Why We Are Biased in Our Development and Test Practices April 10, 2014Posted by Peter Varhol in Software development, Strategy.
Tags: bias, testing
We all have biases. In general, despite the negative connotation of the word, that’s not a bad thing. Our past experiences cause us to view the world in specific ways, and incline us to certain decisions and actions over others. They are part of what make use individuals, and they assist us in our daily lives by letting us make many decisions with little or no conscious thought.
However, biases may also cause us to make many of those decisions poorly, which can hurt us in our lives, our jobs, and our relationships with others. In this series, I’m specifically looking at how biases influence the software development lifecycle – development, testing, agile processes, and other technical team-oriented processes.
Psychology researchers have attempted to categorize biases, and have come up with at least several dozen varieties. Some are overlapping, and some separate biases describe similar cognitive processes. But it is clear that how we think through a situation and make a decision is often influenced by our own experiences and biases.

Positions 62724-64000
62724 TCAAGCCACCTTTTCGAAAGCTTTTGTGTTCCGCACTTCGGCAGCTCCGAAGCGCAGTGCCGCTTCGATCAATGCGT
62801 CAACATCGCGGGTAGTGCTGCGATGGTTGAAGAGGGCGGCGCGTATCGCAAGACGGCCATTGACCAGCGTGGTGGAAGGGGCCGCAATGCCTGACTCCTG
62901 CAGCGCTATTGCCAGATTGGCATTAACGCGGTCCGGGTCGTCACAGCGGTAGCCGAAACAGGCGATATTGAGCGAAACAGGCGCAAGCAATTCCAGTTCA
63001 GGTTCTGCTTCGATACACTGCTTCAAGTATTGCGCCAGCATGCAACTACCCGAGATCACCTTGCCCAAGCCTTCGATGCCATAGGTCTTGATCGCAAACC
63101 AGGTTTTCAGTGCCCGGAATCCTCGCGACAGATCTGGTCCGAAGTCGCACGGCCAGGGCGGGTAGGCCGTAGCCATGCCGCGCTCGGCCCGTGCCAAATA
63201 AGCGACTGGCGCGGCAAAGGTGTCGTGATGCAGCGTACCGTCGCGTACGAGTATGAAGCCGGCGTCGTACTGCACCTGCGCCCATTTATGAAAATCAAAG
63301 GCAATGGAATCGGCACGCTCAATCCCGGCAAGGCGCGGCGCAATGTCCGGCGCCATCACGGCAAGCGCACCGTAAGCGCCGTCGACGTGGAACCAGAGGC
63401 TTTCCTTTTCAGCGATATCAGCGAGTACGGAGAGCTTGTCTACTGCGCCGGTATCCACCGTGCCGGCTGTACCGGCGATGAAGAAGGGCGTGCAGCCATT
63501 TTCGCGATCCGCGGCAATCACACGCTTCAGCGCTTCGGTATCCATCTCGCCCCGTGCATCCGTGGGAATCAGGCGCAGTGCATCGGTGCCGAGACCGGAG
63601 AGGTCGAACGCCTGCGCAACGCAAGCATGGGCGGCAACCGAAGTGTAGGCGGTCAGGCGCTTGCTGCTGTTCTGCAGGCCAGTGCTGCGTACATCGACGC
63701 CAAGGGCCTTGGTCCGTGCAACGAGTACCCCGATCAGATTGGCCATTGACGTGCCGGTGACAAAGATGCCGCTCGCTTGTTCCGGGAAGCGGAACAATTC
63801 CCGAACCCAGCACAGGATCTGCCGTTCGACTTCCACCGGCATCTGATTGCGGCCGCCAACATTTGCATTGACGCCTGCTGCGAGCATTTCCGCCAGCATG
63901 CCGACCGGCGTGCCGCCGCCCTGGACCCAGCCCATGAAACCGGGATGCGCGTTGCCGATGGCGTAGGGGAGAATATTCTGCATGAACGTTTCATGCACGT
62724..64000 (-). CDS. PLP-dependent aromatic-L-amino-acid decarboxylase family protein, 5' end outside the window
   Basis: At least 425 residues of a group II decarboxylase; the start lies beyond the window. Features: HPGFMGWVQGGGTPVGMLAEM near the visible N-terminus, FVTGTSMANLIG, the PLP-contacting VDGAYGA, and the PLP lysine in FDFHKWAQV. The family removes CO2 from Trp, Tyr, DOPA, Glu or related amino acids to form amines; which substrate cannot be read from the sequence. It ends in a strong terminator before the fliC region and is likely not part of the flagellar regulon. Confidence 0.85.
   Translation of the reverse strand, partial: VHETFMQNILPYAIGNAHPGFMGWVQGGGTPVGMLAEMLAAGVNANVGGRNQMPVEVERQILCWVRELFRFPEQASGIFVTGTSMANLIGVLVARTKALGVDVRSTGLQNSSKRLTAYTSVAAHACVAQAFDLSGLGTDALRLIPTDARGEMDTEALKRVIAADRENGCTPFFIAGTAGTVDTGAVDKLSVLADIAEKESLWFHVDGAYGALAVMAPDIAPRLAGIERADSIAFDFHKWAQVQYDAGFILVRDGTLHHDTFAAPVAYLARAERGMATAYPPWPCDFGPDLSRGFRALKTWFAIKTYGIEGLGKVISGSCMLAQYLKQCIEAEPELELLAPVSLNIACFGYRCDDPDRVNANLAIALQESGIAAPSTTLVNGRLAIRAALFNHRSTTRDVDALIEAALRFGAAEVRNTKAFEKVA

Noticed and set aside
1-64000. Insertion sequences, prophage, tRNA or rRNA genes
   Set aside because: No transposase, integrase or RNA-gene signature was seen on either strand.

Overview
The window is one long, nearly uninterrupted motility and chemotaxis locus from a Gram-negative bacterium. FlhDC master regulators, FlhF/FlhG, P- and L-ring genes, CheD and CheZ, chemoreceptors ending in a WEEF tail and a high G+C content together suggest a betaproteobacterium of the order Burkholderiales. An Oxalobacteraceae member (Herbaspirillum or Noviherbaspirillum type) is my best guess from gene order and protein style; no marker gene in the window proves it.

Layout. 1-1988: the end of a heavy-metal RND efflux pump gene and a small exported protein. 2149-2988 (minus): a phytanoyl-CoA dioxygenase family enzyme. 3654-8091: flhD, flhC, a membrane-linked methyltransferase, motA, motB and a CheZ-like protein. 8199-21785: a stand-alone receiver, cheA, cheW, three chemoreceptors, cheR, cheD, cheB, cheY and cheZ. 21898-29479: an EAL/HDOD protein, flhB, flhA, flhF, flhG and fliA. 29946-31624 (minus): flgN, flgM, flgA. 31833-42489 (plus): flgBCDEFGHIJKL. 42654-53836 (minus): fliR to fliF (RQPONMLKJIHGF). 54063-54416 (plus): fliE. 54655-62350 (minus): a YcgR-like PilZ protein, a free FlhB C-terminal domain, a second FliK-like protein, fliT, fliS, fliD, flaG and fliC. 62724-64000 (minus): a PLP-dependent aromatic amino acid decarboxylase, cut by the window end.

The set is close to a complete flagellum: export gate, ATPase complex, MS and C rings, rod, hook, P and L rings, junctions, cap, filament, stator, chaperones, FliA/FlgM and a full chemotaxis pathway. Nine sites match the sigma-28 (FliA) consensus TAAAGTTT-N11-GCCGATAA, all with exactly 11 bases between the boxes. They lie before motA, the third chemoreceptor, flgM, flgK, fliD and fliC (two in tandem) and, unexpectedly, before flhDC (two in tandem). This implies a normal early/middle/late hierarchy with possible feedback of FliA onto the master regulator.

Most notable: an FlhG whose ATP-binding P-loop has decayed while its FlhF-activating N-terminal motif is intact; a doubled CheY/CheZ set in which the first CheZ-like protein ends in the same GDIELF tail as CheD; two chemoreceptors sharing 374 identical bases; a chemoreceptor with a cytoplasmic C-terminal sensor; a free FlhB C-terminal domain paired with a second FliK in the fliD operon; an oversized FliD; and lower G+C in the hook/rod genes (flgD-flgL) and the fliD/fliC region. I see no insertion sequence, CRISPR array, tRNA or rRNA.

Much of the foundation research comes from the work of psychologists Daniel Kahneman and Amos Tversky, and published in Kahneman’s Thinking, Fast and Slow. In this book, Kahneman describes a model of thinking comprised of two different systems. System 1 thinking is instinctive, automatic, and fast. It is also usually wrong, or at least gullible. Many biases come from our desire to apply this kind of thinking to more complex and varied situations.
System 2 thinking is slower, more deliberate, and more accurate. If we are being creative or solving a complex problem for the first time, we consciously engage our intellect to arrive at a decision. Using System 2 thinking can often reduce the possibility of bias. But this is hard work, and we generally don’t care to do it that often.
It’s interesting to note that Kahneman won a Nobel Prize in Economics for his research. He demonstrated that individuals and markets often don’t act rationally to maximize their utility. Often our biases come into play to cause us to make decisions that aren’t in our best interest.
In the case of software development and testing, our biases lead us into making flawed decisions on planning, design, implementation, and evaluation of our data. These factors likely play a significant role in our inability to successfully complete many software projects.